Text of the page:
ISBN 978 0 7559 5669 2
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PART I. FROM THE TIME OF DEATH TO THE FUNERAL
1. First things to be done
2. Donation of body parts for transplantation
3. Getting a medical certificate
4. The Procurator Fiscal
5. How to register a death
6. Planning the funeral
7. Cremation or burial
8. Help with the funeral
9. Paying for the funeral
PART II. POSSESSIONS, PROPERTY AND CHILDREN
10. Is there a will?
11. The executors
12. Small estates
13. Distribution of property and possessions
14. The home
PART III. SOCIAL SECURITY HELP
16. Help from social security
PART IV. WHAT ELSE HAS TO BE DONE?
17. Other things to do
PART V. RIGHTS OF SUCCESSION
18. Where the person did not leave a will
19. Prior rights
20. Legal rights
21. The remainder of the estate
22. The three principles
23. Where the person left a will
24. Adopted children
26. If you are making a will or need more guidance
PART VI. USEFUL ADDRESSES
Most people at some point in their lives find themselves responsible for making the arrangements after the death of a relative or friend. It is a difficult and worrying time, and this booklet tells you some of the things that have to be done. It applies to Scotland only. Leaflet D49S "What to do after a death in Scotland: social security supplement" gives extra information on help you can get from social security. You can get it from a registrar, Jobcentre Plus or social security office. There is a similar leaflet, D49, that applies to England and Wales and is available from offices there.
The death of someone close to you can be overwhelming, and you may need practical advice to help you manage. You may also need to speak to someone about how you feel.
You can get practical advice from a funeral director, your family doctor, a solicitor, your local social work department or Citizens Advice Bureau. You will find numbers for these organisations in your local telephone directory. Part VI of this booklet gives contact details for a number of organisations that may be able to help you.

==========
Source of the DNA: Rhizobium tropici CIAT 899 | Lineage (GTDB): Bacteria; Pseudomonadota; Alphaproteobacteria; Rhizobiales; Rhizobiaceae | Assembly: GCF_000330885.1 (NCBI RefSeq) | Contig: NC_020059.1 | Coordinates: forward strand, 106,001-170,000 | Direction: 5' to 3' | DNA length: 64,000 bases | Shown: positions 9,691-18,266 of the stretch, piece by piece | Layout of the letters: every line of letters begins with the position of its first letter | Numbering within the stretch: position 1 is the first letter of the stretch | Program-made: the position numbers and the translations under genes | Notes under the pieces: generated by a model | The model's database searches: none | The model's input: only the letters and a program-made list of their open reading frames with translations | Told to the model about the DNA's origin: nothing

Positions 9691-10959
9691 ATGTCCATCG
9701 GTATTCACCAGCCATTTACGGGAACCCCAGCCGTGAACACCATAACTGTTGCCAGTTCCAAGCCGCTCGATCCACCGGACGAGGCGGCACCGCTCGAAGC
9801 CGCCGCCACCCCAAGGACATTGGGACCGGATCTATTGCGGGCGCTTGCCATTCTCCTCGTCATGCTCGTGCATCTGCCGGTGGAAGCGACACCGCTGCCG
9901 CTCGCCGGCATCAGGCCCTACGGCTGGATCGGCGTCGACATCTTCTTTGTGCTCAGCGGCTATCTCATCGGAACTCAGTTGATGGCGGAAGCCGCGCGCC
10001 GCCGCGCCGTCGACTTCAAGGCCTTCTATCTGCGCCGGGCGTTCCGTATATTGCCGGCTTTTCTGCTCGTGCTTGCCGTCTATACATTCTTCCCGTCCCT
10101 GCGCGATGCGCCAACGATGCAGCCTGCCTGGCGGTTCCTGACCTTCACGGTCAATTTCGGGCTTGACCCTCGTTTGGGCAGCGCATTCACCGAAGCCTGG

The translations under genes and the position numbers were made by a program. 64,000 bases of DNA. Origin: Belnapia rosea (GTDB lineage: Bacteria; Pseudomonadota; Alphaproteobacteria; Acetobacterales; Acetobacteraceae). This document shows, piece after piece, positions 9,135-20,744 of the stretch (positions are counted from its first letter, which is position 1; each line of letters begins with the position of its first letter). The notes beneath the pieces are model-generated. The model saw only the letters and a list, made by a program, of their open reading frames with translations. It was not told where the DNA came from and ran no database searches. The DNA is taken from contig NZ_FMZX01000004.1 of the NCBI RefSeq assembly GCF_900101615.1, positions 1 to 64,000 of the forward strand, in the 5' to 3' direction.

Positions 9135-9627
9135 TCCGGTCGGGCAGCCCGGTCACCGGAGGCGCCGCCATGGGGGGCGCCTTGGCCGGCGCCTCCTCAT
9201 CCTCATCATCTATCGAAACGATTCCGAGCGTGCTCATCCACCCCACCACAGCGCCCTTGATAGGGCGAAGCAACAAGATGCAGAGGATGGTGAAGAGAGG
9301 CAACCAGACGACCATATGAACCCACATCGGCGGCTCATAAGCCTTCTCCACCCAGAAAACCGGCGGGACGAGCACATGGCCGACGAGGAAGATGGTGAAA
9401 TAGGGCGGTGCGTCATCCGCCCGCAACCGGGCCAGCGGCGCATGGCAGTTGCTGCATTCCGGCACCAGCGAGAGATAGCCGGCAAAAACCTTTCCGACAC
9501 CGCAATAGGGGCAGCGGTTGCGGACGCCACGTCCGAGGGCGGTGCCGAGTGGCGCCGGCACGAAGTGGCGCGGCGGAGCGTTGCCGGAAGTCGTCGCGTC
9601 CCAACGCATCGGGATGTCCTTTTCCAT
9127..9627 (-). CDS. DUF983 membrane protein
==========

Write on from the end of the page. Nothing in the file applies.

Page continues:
If a health visitor or district nurse attended the person who died, he or she may be able to help. If the person died in hospital, speak to the Charge Nurse who may refer you to the hospital chaplain or social worker.
There are several organisations that can offer you counselling or emotional support. You may wish to contact your minister of religion. Your local telephone directory may also have details of other organisations that offer such services in your area.
You could also contact your local Citizens Advice Bureau or Age Concern group. If you cannot find a local service, you will find the details of the national offices of these organisations at Part VI of this booklet.
About this booklet
The Scottish Government Civil and International Justice Directorate publish this booklet. You can get additional copies from them (details below) or from your local Citizens Advice Bureau.
The Scottish Government
Civil and International Justice DirectorateArea 2W, St Andrew's House
Telephone: 0131 244 2193
You can also view the most up to date version of this booklet online at http://www.scotland.gov.uk/Topics/Justice/Civil/17867/10382
Further copies of this document are available, on request, in audio and large print formats and in community languages, please contact:
Telephone 0131 244 2193